devilstick and hand sticks in case

Changing the Scene

Did I ever spend hours on a presentation? And my own money on traveling for this talk? On top of that vacation leave? Yes, I did.

When I talked about it with other speakers, it did not get even better: astonishment or silence.

I paid to speak.

Honour
In the second year of this century I was a volunteer at the European Juggling Convention in Rotterdam. This low budget convention needed volunteers to break even. So I paid for the convention and spent hours to help the organisation. Afterwards they paid any costs I made including the convention ticket. My badge of honour was and is the crew T shirt.

Being invited to speak at a test conference is considered an honour between testers. An invisible, but mentionable badge: I got congratulations. On a conference people shook my hand and wished me success with my talk.

There are several privileges for being a speaker. And still recognition in words may not be enough. Bills have to be paid. I was never hired, because I was a great speaker. Or an engaging blogger.

In 2015 Eindhoven University of Technology introduced the Nanny Fund to pay costs for children of employees attending conferences.

Persistence
This year I changed my lifetime goal to give a half day tutorial on a specific test conference. I am still grateful for writing all my refused proposals. I learned to make better ones, My employer will cover some conferences and trainings, but as a born Dutchman I had to look at the costs.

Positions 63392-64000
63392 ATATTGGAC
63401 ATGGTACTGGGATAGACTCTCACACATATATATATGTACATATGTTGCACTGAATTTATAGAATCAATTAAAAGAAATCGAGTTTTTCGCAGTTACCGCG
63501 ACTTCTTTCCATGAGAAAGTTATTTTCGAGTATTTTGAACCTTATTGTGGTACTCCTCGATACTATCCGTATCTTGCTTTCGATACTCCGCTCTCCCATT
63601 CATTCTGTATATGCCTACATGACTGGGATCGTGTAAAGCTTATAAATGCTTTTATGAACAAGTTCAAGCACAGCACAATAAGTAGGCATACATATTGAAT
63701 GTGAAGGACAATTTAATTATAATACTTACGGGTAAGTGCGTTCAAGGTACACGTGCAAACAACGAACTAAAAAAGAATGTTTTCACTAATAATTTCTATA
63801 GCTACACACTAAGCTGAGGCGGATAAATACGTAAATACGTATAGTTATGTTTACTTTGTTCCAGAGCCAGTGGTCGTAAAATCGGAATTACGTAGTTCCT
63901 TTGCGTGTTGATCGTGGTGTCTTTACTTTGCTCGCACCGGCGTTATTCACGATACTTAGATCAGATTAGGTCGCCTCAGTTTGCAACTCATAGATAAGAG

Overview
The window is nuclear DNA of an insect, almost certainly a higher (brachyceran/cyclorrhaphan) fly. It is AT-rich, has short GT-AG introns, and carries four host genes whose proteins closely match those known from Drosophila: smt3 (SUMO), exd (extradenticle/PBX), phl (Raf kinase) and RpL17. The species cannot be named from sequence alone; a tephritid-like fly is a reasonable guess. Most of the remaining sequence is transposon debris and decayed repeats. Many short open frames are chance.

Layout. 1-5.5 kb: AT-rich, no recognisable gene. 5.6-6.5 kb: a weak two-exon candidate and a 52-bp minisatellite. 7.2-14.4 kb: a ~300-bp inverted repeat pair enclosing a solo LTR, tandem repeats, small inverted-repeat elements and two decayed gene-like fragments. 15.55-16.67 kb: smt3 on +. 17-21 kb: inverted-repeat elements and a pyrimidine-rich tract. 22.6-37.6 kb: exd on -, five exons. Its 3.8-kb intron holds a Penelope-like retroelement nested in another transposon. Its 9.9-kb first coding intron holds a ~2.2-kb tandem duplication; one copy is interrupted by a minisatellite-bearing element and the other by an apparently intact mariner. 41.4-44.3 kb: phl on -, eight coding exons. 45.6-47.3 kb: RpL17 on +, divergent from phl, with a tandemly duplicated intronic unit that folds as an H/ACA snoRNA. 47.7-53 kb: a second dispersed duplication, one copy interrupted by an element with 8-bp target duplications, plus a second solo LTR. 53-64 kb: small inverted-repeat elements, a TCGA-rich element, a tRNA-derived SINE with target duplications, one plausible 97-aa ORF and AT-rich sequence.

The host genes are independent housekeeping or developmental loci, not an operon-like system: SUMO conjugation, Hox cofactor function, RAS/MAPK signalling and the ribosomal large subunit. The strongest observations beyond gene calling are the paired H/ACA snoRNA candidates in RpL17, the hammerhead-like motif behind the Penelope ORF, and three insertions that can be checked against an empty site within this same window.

This bold move was possible thanks to Maaret Pyhärjärvi, who made a spreadsheet. It is an overview of costs being paid by the conferences.

The next step was to look at delegate reports. What makes this conference great? How is the atmosphere? Can I learn there something useful? Do they share the same humour?

Basically where is all the fun?

This year Eurotesting Conference will cover the travelling costs of a first time speaker to a major test conference.

Connection
During my holiday I was challenged. Just search on #30daysoftesting on Twitter.  For one task I had to find an inspiring quote. That was difficult. I could browse blogs and books from famous testers, but that would probably not lead to a unique quote.

I still had a free pdf of Derek Sivers about attracting people as a professional musician. There were advises, which could easily be adopted by testers:
“If you don’t say what you sound like, you won’t make any fans.”
“Know who you are, and have the confidence that somewhere out there, there’s a little niche of people that would like your kind of music.”

Then I used the following quote:
“Every contact with the people around your music (fans and industry) is an extension of your art.”

A month later I was writing a proposal for a workshop for TestBash Netherlands. I was questioned to describe myself. Normally I would use a lot of credentials. I remembered my Twittered quote. Now I used humour to convince the program committee.

In August I got the news, that my half day workshop was accepted for TestBash. My adjusted life goal was sooner than I thought. And a bigger challenge than I had anticipated.  Some Huib used the word awesome to describe the line up.

This year EuroTesting conference interviewed every speaker, who had sent a proposal.

A week after the announcement of TestBash on the web I met Huib Schoots, the program chair. He asked:
“Did you see the program?”
“Yes, you were not on the list.” I replied.

The fun had started.